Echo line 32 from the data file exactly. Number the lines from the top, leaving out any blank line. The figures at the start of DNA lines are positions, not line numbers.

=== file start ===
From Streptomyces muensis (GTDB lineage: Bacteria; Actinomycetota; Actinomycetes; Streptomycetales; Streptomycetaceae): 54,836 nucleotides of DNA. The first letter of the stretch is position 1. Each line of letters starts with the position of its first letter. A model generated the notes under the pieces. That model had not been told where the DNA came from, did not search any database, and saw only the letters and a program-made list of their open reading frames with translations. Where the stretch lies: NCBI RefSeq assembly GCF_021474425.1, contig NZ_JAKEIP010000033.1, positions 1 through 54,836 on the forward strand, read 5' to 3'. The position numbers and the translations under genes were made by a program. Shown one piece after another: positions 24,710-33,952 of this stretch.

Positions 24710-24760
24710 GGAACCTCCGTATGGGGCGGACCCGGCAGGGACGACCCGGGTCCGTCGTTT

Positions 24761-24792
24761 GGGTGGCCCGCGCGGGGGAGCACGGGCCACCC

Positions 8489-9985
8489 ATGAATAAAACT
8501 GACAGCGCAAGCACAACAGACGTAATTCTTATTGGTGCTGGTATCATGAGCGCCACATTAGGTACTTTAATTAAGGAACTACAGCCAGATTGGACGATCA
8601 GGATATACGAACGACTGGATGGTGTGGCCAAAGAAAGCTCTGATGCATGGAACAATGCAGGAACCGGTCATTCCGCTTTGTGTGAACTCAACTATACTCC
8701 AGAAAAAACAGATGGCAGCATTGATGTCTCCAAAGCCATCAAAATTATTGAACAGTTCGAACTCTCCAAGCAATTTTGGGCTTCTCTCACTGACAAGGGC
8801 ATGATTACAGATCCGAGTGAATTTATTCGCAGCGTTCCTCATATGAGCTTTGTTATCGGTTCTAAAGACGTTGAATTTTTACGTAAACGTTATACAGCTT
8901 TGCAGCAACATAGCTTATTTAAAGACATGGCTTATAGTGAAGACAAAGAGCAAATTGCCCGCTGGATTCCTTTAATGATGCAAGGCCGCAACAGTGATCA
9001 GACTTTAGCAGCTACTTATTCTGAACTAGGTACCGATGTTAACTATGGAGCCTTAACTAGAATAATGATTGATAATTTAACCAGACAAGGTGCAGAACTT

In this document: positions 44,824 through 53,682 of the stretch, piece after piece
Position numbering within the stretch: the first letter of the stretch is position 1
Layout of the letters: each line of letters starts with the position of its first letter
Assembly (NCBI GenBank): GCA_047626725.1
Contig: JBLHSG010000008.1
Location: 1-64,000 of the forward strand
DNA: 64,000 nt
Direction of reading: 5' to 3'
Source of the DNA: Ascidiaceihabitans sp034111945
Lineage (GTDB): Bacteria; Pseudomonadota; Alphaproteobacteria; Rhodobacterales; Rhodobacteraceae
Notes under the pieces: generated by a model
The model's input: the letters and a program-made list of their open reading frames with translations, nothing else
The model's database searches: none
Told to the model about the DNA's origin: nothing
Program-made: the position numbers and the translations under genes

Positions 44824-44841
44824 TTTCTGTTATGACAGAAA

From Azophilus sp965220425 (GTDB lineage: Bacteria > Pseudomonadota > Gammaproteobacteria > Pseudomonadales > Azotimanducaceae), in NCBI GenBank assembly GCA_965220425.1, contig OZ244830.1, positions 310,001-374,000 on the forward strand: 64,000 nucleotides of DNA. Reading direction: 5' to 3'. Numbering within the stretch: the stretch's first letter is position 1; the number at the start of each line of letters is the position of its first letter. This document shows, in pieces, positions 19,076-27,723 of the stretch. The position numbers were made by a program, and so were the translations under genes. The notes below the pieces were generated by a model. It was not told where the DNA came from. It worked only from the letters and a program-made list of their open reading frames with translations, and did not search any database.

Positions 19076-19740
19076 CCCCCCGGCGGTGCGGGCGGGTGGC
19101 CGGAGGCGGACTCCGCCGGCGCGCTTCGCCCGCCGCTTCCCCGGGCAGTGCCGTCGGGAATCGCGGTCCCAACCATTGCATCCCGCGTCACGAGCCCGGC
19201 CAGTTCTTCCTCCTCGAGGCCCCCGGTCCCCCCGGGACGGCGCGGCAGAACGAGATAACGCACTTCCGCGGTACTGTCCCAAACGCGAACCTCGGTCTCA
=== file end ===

Positions 19076-19740